Ginger has been used for medicinal purposes and for cooking since ancient times. In cooking, it’s used worldwide, however, it’s especially popular in Asian cuisines.
If you’re a fan of ginger, chances are that you have a slab of it hanging around your kitchen and since ginger is so potent, you likely only use little bits of it at a time.
This leads to the question of whether or not ginger goes bad. How long does it last? What are the signs that it’s spoiled? How do you store it?
Read on for the answer to these questions and more.
Does Ginger Go Bad?
Ginger is a root spice, and like other root vegetables, it can go bad.
When it does, its flavor changes, as does its texture. It also becomes unsafe to eat, as it quickly begins to rot once it hits its maximum shelf life.
There can be few things more unappetizing than rotten ginger!
How Long Does Ginger Last?
Unfortunately, this question isn’t as simple as you’d hope – and that’s because ginger lasts for different lengths of time based on the form it’s in.
Ginger can be kept in various forms including grated, fresh, minced, powdered, paste, and chopped. Each one has a slightly different shelf life.
Generally, the shelf life of all forms range from 1 week to 1-2 years. Whether the ginger is refrigerated or not affects how long many of the various forms of ginger remain healthy and safe to use.
On the small end of the expansive timeframe that we gave you, you have chopped ginger root and unpeeled fresh ginger that isn’t refrigerated, as well as grated ginger that is refrigerated. These last roughly a week.
At two and three weeks, you have chopped ginger root that’s refrigerated and unpeeled fresh ginger kept in the fridge. Refrigerated ginger paste can last for up to a month, while frozen ginger paste can last up to 6 months.
Lastly, ground ginger that can be purchased in little spice bags and stored in the kitchen pantry lasts for 1 to 2 years.
|Form and Storage||Shelf Life|
|Chopped Ginger Root, Unrefrigerated||Up to 1 week|
|Grated Ginger, Refrigerated||Up to 1 week|
|Unpeeled Fresh Ginger, Unrefrigerated||Up to 1 week|
|Chopped Ginger Root, Refrigerated||2-3 weeks|
|Unpeeled Fresh Ginger, Refrigerated||2-3 weeks|
|Ginger Paste, Refrigerated||Up to 1 month|
|Ginger Paste, Frozen||Up to 6 months|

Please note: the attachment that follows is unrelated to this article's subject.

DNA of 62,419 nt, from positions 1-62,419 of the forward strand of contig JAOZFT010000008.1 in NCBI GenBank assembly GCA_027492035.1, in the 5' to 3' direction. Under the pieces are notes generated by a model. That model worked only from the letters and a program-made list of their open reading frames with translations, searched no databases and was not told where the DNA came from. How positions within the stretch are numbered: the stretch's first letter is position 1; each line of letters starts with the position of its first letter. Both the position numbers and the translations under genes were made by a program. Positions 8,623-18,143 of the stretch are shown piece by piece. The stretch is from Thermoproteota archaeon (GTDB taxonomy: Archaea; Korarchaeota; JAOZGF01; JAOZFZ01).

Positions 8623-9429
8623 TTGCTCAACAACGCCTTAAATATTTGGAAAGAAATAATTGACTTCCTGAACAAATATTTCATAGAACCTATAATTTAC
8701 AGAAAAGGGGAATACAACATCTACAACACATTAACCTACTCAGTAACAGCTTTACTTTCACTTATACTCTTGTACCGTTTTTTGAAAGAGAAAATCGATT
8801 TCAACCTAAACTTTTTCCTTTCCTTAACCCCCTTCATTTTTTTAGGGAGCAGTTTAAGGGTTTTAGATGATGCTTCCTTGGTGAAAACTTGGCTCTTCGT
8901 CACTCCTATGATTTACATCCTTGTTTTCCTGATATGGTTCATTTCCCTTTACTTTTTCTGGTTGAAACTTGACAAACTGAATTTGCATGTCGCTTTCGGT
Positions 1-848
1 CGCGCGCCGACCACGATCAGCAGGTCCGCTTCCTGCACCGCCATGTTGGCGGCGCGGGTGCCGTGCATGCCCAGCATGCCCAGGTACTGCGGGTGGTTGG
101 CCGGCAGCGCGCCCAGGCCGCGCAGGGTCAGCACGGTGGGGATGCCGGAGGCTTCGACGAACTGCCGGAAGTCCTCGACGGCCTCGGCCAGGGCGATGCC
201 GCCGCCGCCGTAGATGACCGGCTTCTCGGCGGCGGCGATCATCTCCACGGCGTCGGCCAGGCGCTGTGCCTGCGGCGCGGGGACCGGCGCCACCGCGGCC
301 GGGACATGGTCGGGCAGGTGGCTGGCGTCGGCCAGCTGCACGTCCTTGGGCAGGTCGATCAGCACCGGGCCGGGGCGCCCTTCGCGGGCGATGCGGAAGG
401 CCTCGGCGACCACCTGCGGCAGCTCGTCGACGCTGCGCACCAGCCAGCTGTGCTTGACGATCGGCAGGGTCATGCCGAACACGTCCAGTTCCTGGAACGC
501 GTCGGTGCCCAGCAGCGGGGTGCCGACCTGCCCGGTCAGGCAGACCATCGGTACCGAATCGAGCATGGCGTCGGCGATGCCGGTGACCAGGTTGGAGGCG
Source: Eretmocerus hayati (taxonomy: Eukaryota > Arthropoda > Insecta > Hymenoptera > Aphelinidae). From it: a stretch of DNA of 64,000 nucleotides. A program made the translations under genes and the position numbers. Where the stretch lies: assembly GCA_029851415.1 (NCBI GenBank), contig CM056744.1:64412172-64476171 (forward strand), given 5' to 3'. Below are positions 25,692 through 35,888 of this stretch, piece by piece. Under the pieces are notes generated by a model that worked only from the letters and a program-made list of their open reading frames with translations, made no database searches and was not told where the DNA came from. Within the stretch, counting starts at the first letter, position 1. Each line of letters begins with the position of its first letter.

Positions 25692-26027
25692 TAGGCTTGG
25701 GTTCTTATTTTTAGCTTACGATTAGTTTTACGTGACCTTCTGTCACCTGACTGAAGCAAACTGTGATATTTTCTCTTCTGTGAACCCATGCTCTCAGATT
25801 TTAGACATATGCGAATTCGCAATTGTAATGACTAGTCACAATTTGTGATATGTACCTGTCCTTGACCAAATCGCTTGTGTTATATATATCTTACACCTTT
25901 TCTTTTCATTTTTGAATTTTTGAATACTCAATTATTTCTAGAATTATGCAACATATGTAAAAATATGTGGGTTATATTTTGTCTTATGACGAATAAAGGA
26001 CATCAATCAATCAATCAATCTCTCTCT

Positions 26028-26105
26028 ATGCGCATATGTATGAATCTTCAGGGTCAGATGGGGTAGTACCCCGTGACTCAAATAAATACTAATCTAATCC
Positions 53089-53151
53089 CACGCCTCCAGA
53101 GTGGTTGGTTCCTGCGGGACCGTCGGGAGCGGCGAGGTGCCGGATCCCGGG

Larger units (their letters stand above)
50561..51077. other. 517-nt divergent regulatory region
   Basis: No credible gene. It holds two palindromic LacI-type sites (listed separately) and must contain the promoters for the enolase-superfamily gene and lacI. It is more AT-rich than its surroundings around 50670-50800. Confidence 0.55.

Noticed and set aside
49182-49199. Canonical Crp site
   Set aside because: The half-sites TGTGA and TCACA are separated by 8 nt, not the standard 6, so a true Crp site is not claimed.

|Peeled Ginger, Frozen||Up to 6 months|
|Ground Ginger, in Pantry||1-2 years|
How To Tell If Ginger Has Gone Bad
Luckily, it’s fairly easy to tell if your ginger has gone bad. Fresh ginger typically appears to look healthy and slightly gnarled. It’s flesh will be firm and bright yellow beneath the skin. When you cut into fresh ginger, it will have a strong, spicy aroma.
When it begins to spoil, its color and texture will change. The flesh of spoiled ginger is pale or grayish in tone, and will become soft. Its skin may also start to wrinkle. The longer bad ginger sits, the more its color fades and the softer its flesh gets. When both a gray flesh and soft texture are noticeable, your ginger is unsafe to use.
In addition, if your ginger has started to develop mold, you should discard it immediately. Don’t try to cut the mold off and use the rest of the ginger. Mold spores are often too small to see with the human eye and can hide beneath the skin and within the flesh of food that looks perfectly fine.
However, if your ginger is slightly wrinkly but smells and tastes normal, then it is probably safe to consume.
Commercial ginger products such as jars of grated or cubed ginger will generally turn moldy. They may also start to lose their coloration when they go bad, but since they are free of their skins, there will be no sign of wrinkling.
In any case, ginger that has started to lose its smell is likely bad. You’ll know that this is the case when the ginger begins to smell sour or like rotten vegetables.
How To Store Ginger
Regardless of what form your ginger is in, the best place to store it is usually in the refrigerator. This is because the cold temperature helps to preserve the food. However, you can also store it on the counter under certain conditions.